steve's updates

And no one could have predicted the ...

It was very late Friday afternoon, almost evening, while we were stuck in a horrible traffic jam in Dar es Salaam that we got a message from Festo that was as perplexing as it was angering: the director of the primary school met with the 22 people whose farms and forests had been destroyed in the fire which had consumed 20 acres of our forests on the college land -- and basically announced that it had been decided that there would be no compensation for anyone -- that the primary school had nothing to give in the face of such enormous destruction.

The fires were out of control

We got the first report of the fire while we were in the bus traveling across Malawi -- a short 140 character phone message written in a hurry to say that there was fire out at the college and the call had made made to ask our students to come quickly all the way from Madisi to try to save the buildings The messages that came in on our phone were increasingly alarming; the forests at the college were burning and the fires were out of control. I felt sick at heart.

My excitement grows ...

We've completed our long drive aross the country all the way to the Tanzania-Malawi border. Tomorrow morning Godfrey, Emmanueli, Justin and I will cross the border on foot. Our plan will be then to take what they tell us is an all-day long bus ride to Lilongwe, we'll spend the night there, and then on Friday we'll take another bus to Zomba. That is where we hope to meet up with Davies and hear all that he and the others have planned as they have thought and prayed about the future of Village Schools Malawi. My excitement grows ...

The rest of the story

I have vague memories of a man named Paul Harvey, known I think for his voice on the radio, and the way he let the world in on what he always called "the rest of the story". I thought of him today. Because something really wonderful happened today -- yet another school opened, our nineteeth, this time in the Tanzanian village of Myunga, tucked away near the Zambian border. The people of the village know of the day that Francis arrived for the very first time in their village. They know of how he worked methodically with them month after month to make bricks and haul stones.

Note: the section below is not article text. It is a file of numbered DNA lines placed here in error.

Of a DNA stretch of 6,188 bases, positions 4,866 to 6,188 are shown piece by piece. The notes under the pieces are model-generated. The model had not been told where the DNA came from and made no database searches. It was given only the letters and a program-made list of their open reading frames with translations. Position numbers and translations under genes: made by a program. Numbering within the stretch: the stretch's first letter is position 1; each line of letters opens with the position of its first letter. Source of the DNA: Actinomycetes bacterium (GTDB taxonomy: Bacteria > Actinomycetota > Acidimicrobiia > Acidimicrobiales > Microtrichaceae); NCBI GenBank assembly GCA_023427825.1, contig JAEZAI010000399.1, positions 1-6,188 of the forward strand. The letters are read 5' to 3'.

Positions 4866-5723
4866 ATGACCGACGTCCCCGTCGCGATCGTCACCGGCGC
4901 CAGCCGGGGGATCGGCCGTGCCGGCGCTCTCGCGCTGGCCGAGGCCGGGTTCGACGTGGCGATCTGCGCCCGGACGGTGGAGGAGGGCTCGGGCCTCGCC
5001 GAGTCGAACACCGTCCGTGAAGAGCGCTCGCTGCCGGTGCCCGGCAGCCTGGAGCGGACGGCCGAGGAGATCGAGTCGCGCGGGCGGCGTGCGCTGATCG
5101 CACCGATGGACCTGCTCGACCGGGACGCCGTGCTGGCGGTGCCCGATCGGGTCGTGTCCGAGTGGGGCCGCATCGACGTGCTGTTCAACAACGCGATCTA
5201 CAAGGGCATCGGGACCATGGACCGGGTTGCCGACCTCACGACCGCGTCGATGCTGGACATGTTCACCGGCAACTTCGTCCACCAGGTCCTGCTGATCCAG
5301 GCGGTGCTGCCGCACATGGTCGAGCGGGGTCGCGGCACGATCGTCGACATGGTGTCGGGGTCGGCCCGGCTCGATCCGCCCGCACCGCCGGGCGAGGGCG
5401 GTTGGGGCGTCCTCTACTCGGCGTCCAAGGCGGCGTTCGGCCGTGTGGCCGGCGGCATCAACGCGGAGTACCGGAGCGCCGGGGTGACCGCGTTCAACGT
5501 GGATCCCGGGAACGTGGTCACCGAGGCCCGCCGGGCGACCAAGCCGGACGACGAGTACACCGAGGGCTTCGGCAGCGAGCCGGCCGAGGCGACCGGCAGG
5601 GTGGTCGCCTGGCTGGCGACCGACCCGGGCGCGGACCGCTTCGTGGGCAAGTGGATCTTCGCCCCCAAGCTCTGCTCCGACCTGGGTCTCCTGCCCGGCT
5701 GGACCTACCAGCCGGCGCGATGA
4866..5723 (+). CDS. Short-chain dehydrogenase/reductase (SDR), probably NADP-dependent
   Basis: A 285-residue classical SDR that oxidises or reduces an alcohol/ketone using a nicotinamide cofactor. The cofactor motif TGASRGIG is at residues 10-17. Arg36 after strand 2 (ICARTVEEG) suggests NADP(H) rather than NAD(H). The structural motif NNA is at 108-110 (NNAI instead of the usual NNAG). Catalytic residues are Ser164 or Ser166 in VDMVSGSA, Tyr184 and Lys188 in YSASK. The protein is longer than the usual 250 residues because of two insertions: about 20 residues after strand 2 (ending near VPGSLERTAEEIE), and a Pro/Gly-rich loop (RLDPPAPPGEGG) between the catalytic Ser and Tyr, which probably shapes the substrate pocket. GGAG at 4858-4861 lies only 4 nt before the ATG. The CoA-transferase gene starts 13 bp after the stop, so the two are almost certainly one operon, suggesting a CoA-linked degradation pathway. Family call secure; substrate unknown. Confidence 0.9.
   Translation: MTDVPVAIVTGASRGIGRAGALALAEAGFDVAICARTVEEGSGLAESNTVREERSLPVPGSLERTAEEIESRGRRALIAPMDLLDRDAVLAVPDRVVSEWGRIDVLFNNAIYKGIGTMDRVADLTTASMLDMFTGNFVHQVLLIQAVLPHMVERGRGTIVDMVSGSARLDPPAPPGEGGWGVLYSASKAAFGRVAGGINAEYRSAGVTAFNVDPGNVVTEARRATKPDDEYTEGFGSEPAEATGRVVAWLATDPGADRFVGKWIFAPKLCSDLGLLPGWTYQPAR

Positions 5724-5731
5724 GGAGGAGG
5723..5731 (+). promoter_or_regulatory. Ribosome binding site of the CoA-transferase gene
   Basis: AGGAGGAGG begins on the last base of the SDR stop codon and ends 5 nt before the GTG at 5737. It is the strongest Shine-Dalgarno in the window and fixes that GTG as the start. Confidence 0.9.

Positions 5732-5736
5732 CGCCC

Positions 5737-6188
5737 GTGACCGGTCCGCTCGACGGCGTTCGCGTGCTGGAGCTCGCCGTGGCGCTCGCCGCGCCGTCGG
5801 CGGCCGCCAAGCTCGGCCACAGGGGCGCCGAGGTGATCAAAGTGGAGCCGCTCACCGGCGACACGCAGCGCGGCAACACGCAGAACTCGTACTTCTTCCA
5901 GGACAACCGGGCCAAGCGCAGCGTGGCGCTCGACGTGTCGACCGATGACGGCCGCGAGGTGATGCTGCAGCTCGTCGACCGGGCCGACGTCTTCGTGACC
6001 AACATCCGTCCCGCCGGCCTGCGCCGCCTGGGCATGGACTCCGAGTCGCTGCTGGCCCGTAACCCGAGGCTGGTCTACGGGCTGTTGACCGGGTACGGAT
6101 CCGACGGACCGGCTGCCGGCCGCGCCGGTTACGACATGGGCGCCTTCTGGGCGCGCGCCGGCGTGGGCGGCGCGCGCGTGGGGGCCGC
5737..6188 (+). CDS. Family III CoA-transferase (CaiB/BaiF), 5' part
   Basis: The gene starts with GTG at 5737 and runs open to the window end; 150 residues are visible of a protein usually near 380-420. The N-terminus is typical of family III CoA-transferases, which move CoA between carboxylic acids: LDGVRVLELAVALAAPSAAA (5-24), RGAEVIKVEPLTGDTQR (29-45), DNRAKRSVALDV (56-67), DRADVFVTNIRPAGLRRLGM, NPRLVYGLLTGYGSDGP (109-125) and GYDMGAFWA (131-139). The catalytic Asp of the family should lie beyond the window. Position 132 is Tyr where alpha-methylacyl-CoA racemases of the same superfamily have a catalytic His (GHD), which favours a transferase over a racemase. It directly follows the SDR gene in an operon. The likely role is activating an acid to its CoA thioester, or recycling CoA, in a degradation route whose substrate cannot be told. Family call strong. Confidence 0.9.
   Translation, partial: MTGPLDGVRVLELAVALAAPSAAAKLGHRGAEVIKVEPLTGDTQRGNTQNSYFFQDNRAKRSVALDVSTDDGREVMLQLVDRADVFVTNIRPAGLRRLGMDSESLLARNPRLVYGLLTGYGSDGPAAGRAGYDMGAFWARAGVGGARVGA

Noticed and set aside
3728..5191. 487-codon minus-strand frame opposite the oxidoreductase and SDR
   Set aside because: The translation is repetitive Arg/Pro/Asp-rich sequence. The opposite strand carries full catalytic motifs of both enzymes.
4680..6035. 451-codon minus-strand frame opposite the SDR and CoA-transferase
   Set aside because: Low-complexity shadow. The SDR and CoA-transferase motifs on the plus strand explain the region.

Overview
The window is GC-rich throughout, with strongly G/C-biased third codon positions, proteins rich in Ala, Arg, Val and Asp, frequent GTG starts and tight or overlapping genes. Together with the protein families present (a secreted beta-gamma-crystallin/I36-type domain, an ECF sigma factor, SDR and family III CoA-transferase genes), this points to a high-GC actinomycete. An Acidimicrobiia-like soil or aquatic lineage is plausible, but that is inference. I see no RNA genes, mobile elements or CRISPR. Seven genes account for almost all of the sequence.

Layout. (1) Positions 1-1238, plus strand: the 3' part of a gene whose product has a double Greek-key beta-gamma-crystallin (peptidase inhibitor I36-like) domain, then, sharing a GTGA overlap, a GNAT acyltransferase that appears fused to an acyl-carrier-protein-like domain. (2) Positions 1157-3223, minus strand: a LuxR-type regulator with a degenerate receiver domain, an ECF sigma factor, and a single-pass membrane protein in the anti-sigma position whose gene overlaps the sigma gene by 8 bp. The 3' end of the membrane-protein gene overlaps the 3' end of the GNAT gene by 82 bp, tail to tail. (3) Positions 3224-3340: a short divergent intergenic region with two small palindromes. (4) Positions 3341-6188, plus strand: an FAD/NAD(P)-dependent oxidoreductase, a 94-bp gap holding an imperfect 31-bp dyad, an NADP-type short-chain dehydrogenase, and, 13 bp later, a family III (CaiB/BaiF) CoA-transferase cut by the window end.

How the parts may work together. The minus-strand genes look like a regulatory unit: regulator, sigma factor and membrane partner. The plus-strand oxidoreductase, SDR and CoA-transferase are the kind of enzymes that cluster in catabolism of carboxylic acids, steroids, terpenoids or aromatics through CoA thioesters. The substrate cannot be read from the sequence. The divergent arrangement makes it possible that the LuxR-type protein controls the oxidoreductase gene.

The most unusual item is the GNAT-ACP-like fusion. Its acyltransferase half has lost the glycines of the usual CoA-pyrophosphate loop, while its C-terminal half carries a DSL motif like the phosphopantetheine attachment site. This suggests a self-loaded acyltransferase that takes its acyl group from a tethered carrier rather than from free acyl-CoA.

Three pictures from Tanzania

Susan just sent me these two pictures of the bus. Abeli (left) spent the last three weeks literally "sleeping with the bus" in the city of Makambako to rush the repairs along and then after all of the work was finished late Saturday evening, he drove it home to Madisi in the middle of the night. He was the one who found the owner of the bus in Makambako that was being sold for parts after its engine was totally destroyed.

One of those wonderful moments in life

Gradutation ceremonies are for the graduates. And, in a very real sense, for their parents.

An extremely thankful heart that we were all alive

While driving yesterday we almost had a head-collision with a seriously speeding tanker truck which came way too fast around a curve on a hill and on the down slope seemed certain to wipe us out. I am very thankful that I was not driving because I don't think I would have had within me the ability to do what Emmanueli did and to choose wisely and quickly and to get us safely out of the way on that narrow mountain road that seemingly offered us no place to hide. We felt the whoosh of the force of the air shake the car as that tanker truck just barely made it past us.

On pins and needles

At 4am this morning Emmanueli left with our "other bus" (the one that didn't have an accident!) full of children and adults from the villages around Madisi to take them to a special hospital in the capital city of Dar es Salaam that has promised to provide not only free surgeries to all of them because they are handicapped, but will also provide lodging and care for the children and their care-givers.

Better than good news

Saturday morning, Abeli finally got the legal documents allowing him to move our ruined bus from the city of Mafinga 60 miles away to the city of Makambako where we felt we had the best opportunity of having quality work done to repair Huruma after the accident. Our students have given generously of their funds, we have received so many emails with offers of help, many checks have already come in to help us, and many, many people have written to say that they were praying.

A huge quantity of coins

I have often wondered what Paul felt in his own heart when he was there amongst the Christians in the Macedonian churches, and as he puts it, "out of the most severe trial, their overflowing joy, and their extreme poverty welled up in rich generosity. For I testify that they gave as much as they were able, and even beyond their ability.